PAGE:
Embrace Change. To many Business Analysts and Project Managers, this will seem counter-intuitive. As professional BAs and PMs, we have been taught to identify all requirements and lock down the scope. However, we all know change does happen, and what often defines the success of a project is how we deal with that change. Traditionally, an organization would manage this change with some sort of project or scope change management process, which gives a structure to altering requirements that are typically fully elicited. In agile methods, organizations acknowledge that change is constant in technology projects, and move to embrace that change. To make steps toward agility, an organization may need to change their requirements elicitation methods. The elicitation can begin with very broad requirements that outline a general scope, do some high-level requirements modelling, prioritize what has been captured, and prepare the team to change as needed. Once the broad requirements are documented and ranked, the team can then begin to add further detail to requirements in an ordered fashion. This means the stakeholders will give detail as it is needed, and the team will change documentation as details emerge. The stakeholders know their priorities and requirements will change, and the project team knows the project documentation is ‘alive’ and changing as the project moves on, and as the need for detail requires.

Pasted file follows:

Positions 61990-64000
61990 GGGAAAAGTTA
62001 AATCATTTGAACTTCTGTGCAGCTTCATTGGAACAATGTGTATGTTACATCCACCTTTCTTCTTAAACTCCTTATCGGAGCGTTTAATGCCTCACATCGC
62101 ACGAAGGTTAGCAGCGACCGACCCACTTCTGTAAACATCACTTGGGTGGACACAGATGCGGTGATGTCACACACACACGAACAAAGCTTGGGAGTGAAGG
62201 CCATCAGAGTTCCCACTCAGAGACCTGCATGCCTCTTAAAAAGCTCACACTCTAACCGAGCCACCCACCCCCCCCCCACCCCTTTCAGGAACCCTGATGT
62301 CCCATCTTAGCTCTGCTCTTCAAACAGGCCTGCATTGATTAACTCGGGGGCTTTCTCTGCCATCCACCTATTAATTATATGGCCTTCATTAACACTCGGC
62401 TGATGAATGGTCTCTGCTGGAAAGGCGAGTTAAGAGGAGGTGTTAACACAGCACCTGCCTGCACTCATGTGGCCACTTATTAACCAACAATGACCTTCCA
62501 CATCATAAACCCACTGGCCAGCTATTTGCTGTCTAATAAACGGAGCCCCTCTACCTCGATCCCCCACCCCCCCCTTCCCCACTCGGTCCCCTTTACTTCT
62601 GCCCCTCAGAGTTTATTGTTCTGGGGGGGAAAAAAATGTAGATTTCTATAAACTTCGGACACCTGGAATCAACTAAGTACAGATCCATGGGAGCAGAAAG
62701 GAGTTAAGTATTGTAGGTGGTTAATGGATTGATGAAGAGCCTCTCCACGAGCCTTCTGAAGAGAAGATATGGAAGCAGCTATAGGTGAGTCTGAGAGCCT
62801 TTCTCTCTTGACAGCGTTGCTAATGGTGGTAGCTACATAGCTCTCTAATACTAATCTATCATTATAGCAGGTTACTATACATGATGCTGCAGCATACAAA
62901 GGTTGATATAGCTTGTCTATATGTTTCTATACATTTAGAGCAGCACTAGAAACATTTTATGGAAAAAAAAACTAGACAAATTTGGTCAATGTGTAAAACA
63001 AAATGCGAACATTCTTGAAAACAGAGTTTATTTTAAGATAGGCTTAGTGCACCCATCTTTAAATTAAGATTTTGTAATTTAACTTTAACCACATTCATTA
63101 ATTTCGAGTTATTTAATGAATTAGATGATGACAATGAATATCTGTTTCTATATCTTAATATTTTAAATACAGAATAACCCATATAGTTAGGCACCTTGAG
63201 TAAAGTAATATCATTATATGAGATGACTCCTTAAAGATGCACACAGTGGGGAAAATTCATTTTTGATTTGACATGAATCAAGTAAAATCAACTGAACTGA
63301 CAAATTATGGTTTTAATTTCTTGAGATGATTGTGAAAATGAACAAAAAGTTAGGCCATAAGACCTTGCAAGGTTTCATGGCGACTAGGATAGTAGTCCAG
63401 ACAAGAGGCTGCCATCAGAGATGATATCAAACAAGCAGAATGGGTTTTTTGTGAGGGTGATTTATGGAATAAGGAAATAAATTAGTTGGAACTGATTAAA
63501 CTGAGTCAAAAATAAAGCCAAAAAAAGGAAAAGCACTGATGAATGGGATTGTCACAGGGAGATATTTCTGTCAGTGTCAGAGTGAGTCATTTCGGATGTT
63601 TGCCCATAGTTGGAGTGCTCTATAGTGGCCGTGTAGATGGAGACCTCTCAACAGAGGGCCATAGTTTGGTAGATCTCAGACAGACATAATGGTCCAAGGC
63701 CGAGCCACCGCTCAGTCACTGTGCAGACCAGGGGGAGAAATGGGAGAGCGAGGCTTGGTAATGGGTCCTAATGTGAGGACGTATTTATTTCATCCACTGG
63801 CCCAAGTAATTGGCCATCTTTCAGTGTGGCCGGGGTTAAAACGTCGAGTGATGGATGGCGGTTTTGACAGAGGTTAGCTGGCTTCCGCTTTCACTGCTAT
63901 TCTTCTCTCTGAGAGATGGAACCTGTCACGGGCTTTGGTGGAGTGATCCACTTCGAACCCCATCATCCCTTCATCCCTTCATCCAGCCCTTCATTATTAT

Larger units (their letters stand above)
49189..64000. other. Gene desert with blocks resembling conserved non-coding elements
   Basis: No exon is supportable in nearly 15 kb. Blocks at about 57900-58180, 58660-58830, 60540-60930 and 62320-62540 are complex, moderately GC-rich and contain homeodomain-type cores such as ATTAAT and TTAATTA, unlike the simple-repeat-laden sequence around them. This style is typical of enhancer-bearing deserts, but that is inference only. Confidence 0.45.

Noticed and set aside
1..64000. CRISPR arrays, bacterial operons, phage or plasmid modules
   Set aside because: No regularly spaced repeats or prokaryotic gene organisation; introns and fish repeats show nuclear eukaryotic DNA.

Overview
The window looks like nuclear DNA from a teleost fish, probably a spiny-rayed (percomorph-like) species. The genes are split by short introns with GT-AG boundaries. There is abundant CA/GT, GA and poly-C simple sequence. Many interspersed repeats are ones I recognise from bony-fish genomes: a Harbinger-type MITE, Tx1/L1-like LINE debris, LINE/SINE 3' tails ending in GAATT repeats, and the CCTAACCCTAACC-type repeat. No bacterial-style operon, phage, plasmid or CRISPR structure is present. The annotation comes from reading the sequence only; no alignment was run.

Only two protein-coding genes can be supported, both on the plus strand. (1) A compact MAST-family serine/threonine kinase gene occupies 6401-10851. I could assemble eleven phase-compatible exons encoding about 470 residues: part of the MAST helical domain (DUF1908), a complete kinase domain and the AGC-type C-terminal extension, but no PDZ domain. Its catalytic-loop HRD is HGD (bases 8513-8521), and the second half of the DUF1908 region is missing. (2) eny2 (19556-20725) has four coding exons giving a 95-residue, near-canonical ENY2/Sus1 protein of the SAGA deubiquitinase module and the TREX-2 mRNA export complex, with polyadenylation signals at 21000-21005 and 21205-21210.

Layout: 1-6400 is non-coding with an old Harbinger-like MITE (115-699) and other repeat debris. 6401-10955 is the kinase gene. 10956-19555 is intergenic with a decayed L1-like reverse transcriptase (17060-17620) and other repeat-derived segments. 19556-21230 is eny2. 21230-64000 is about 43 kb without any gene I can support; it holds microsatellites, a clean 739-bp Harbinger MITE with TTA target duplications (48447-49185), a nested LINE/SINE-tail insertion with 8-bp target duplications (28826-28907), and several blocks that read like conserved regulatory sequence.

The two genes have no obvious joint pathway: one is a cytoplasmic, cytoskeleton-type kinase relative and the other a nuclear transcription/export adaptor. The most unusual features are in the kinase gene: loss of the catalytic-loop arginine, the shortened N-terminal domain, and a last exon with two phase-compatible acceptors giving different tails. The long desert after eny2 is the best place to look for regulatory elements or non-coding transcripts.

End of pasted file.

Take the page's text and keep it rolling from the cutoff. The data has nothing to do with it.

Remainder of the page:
While the above-detailed steps are important ways to ease into agile, arguably the most necessary step is getting upper management support. The management lines for both the project teams and the stakeholders must understand the use of agile methods is an organizational change, and not just a development method. These management lines must fully comprehend the concepts behind embracing change, increasing collaboration, and the notion of practicing constant requirements prioritization. As with many successful organizational changes, the use of ‘on the ground’ champions of the new process are important, but a clear message of support by company leadership is imperative. A project kick-off that includes an executive saying a few words of support for the new methods and mentioning that management is watching for this to be a successful implementation will go a long way to drown out the voices of the detractors.

As an organization strives to become agile, it is important to remember to be agile in the implementation of agile. Meaning, only take on as much agile process and change as your organization can handle in each ‘sprint,’ or short change window; and only keep the agile processes needed to improve implementation of technology projects. Organizations can often lose focus of their underlying purpose for adopting agile methods, and begin to focus on ‘becoming agile.’ There is not a prize or reward that comes with completely adopting any particular agile method, so look to embrace the parts of agile methods you need to find your success, and question anything else — because that is truly becoming agile.

Don’t forget to leave your comments below.

Kurt Solarte is a Managing Consultant working for IBM Australia in Sydney; focusing on Agile Development methods. Kurt recently spent eight years with IBM Global Business Services in the U.Ss as a Sr. Business Analyst; where he specialized in keeping business analysis alive and relevant in the agile delivery of eCommerce, web portal, and business analytics projects.